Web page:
- Judgment of Dissolution (FL-180) with either 1) A Marital Settlement Agreement attached; or 2) All of the Judicial Council court forms attached that spell out your agreement regarding the division of assets and debts, custody, and support (including the “Stipulation For Entry of Judgment” form). If you have minor children, you will also have to attach to the judgment the “Notice of Rights And Responsibilities” (FL-192). As we previously mentioned, if your judgment includes child support provisions, you should attach a copy of the computer printout that shows how the amount of child support was calculated.
- Notice of Entry of Judgment (FL-190).
- Income Withholding For Support (FL-195): If you have minor children and your settlement agreement includes child support provisions, some counties will require that you include this form. If you don’t have minor children, you don’t need to deal with this form.
- Appearance, Stipulation And Waivers (FL-130). You will not need this form if you are processing your judgment as a “default with an agreement” or as a “true default”. However, if you are processing your judgment as a “non-default with an agreement” case, you will need this form. If your spouse is using this form to make his or her “appearance”, then you will need to include a check payable to the Superior Court in an amount equal to his or her “first paper” filing fee (currently $435), unless your spouse has previously completed the fee waiver forms (i.e., FW-001 and FW-003) and qualified for a fee waiver.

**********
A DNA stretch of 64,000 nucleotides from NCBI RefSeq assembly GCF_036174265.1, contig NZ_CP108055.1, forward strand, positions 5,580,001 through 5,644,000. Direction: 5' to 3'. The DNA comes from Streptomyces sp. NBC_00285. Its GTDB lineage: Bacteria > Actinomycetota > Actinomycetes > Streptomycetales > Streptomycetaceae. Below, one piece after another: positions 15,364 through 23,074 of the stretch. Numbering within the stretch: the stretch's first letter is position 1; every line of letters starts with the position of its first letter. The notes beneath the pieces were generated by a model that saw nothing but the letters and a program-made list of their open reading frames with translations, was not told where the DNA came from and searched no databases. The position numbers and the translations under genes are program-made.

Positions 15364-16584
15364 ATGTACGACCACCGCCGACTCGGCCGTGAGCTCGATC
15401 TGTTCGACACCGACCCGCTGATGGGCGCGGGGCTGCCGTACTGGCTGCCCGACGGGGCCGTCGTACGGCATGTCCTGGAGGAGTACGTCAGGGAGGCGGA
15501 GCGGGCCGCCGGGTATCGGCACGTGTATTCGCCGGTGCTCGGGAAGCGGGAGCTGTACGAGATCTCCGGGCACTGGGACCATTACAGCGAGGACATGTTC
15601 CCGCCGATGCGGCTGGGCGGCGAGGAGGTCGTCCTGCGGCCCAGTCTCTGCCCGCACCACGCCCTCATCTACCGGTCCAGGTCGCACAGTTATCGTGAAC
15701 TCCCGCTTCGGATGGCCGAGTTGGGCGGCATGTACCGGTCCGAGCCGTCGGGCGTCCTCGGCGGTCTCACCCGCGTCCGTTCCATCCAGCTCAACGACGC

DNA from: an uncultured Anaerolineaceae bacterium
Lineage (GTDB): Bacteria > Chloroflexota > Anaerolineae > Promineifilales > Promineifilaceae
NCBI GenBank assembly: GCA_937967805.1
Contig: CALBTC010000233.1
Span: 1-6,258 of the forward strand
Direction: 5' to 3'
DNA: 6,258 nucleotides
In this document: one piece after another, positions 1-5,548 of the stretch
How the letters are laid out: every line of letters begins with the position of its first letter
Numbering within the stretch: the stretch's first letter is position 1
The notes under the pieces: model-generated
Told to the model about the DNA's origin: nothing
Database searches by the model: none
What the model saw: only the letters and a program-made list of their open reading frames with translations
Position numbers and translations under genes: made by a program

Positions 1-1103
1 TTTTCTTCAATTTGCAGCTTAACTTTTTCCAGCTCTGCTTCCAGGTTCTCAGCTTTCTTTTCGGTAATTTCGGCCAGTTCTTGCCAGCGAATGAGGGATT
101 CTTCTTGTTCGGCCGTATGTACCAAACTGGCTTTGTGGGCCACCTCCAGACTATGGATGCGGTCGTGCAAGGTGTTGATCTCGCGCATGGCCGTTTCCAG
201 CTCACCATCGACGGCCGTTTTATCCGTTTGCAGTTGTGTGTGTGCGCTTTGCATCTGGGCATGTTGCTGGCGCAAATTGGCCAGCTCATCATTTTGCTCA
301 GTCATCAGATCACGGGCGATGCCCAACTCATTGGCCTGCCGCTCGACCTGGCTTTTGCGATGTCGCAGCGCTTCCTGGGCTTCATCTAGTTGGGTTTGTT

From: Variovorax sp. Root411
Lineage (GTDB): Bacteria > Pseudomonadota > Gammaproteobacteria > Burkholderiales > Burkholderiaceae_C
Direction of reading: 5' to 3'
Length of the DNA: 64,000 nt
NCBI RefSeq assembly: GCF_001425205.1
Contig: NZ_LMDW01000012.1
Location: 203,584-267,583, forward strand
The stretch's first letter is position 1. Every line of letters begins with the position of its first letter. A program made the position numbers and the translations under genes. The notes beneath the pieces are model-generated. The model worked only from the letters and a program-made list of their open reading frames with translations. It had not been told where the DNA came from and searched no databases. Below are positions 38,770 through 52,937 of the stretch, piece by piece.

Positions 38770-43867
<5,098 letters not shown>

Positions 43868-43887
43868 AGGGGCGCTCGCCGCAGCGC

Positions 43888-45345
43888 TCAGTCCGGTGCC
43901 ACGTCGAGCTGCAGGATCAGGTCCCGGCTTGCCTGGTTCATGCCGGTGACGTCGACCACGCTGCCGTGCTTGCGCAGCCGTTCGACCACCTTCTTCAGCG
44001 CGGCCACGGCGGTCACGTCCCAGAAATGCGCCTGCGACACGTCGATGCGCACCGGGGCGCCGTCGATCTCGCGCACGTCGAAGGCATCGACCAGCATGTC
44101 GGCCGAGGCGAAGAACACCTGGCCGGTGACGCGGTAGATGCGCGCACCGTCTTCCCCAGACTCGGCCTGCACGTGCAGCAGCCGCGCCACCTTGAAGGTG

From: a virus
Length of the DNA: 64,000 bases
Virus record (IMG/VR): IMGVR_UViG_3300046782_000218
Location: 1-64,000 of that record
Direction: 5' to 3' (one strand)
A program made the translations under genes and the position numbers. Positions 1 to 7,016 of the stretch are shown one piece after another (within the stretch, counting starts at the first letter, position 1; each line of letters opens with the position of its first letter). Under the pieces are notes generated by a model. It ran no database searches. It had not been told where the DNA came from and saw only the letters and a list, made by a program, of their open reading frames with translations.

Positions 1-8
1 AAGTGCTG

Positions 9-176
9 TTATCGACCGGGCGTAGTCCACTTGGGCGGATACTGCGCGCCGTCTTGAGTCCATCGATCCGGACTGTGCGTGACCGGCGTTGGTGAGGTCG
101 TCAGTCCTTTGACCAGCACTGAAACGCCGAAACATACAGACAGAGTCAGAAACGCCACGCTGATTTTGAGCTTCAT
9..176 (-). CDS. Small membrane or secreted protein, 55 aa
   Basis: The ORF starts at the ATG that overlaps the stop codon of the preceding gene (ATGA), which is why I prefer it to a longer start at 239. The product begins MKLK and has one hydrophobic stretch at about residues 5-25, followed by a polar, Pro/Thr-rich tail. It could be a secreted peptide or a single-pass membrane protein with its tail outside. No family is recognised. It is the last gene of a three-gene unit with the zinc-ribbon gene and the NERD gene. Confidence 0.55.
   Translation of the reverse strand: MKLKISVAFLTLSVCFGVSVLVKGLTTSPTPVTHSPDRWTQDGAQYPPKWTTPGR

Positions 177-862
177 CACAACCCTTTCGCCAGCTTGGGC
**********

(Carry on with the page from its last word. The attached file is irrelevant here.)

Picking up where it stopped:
- Request To Enter Default (FL-165) with stamped envelope. If you are processing your judgment as a “non-default with an agreement”, you do not need this form. If you are processing the case as a “default with an agreement” or as a “true default”, then you will need this form.
Some of the forms you previously completed will not be filed with the court. For example, your Schedule of Assets and Debts (FL-142) is not filed with the court. Your Declaration of Disclosure (FL-140), with attached two years worth of income tax returns, is not filed with the court. These documents contain sensitive financial information that could be used for identify theft. Since divorce filings are a matter of public record, you don’t want to file documents with the court that contain information such as your social security number, bank account numbers, etc.